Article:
The Exit & Beyond
The exit from retail banking in India isn’t entirely surprising given many peer foreign lenders have chosen to wind down or completely shut retail operations while focusing on the more profitable wholesale business.
Citi’s India business had reported total revenue of Rs 17,701 crore as per regulatory disclosures, where the retail banking business contributed Rs 5,420.63 crore for the financial year ended March 31, 2020. The corporate banking business had reported total revenues worth Rs 8,795 crore during the period. Net profit for the year stood at Rs 4,918 crore, as per the disclosures.
A person familiar with the matter said that Citi will look for a buyer for its Indian operations. Timelines for the exit have not been specified.
“There is no immediate change to our operations and no immediate impact to our colleagues as a result of this announcement. In the interim, we will continue to serve our clients with the same care, empathy and dedication that we do today,” Citi India CEO Ashu Khullar was quoted as saying in an emailed statement.
Analysts expect at least Citi’s card portfolio will be coveted.
As of January 2021, Citi had a credit card portfolio of 26.45 lakh cards, where the monthly spends stood at over Rs 3,000 crore, as per data available with the Reserve Bank of India. “Given Citi’s higher mix of premium cards and corporate salary account cards, we believe there may be a lot of interest among both large players like SBI Cards And Payment Services Ltd., ICICI Bank and Axis Bank Ltd. looking to increase their share of premium cards as well as smaller issuers like RBL Bank Ltd., IndusInd Bank Ltd., DBS Bank and IDFC First Bank Ltd.,” Macquarie Research said in a report.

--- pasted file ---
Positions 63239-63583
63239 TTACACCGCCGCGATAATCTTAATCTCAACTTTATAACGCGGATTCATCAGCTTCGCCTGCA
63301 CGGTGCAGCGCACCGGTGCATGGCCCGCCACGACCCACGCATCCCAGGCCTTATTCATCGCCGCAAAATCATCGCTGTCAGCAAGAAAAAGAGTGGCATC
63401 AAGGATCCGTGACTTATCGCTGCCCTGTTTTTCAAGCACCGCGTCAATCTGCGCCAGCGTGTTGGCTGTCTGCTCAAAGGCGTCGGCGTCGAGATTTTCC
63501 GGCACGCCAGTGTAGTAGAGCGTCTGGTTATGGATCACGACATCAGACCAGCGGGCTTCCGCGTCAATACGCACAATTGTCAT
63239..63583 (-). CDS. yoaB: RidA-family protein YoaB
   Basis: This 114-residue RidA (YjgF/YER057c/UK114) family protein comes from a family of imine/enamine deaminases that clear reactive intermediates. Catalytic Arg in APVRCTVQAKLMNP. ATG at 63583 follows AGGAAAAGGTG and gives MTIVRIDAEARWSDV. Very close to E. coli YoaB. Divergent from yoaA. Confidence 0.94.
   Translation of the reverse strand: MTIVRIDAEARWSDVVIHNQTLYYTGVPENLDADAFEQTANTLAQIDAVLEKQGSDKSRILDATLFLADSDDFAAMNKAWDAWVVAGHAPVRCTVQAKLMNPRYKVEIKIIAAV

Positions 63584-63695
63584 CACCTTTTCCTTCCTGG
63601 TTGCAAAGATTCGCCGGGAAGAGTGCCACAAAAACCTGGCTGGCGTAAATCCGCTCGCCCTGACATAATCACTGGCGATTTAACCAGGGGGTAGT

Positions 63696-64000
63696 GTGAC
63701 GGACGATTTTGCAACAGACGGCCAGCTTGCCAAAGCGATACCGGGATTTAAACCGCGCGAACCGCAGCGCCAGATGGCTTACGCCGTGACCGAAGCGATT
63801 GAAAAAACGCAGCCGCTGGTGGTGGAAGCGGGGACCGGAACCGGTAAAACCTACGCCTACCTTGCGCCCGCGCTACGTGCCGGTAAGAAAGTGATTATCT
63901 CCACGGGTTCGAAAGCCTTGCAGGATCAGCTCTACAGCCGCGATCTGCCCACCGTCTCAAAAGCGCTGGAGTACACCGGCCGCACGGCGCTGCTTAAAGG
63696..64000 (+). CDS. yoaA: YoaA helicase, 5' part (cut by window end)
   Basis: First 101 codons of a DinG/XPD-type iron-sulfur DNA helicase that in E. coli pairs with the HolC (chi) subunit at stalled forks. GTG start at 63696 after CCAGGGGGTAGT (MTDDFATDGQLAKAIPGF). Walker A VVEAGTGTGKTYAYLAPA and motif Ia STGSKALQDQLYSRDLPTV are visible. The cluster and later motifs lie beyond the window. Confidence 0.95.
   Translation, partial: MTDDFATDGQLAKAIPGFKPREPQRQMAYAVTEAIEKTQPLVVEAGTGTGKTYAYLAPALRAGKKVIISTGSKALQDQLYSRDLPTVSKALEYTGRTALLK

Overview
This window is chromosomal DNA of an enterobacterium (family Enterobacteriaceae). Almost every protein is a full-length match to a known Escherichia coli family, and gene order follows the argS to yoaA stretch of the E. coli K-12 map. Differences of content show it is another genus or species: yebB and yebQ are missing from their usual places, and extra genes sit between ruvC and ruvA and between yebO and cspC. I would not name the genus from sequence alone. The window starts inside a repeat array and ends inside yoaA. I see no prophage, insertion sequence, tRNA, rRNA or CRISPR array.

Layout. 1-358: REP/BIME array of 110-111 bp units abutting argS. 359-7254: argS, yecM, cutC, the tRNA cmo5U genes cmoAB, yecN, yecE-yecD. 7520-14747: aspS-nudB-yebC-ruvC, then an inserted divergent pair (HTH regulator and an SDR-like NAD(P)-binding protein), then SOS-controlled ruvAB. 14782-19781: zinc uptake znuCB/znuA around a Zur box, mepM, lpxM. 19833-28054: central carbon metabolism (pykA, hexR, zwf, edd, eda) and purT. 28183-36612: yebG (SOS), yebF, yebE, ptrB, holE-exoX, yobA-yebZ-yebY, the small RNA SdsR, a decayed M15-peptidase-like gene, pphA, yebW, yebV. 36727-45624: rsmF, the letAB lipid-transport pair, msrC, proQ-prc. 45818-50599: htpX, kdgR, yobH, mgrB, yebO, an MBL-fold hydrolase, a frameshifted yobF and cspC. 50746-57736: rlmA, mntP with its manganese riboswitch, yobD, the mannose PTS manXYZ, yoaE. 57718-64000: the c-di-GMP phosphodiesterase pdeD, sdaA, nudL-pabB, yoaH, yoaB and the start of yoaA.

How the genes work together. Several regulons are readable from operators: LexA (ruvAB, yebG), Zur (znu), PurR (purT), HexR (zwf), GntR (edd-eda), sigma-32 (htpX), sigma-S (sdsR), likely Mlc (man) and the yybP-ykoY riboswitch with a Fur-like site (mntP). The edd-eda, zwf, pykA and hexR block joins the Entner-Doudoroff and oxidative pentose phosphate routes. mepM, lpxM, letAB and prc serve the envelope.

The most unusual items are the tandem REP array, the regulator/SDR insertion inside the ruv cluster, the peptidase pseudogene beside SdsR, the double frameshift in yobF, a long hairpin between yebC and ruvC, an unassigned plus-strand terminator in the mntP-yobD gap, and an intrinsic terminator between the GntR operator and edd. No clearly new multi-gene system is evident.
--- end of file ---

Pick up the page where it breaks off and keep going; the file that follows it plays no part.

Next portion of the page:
Macquarie also estimates mid-sized to large private banks could consider bidding for the wealth management business. Lenders like IndusInd Bank which have been growing their own wealth management business could be interested in buying the business from Citi.
There is also the retail lending book of over Rs 20,000 crore in loans and a gross NPA of 2.56% for the non-priority lending portfolio.
According to Singhvi of ICAN Investment Advisors, the state of foreign banks in India in general and specifically Citi is the outcome of their own business practices, which never let them become sizeable banks in the country.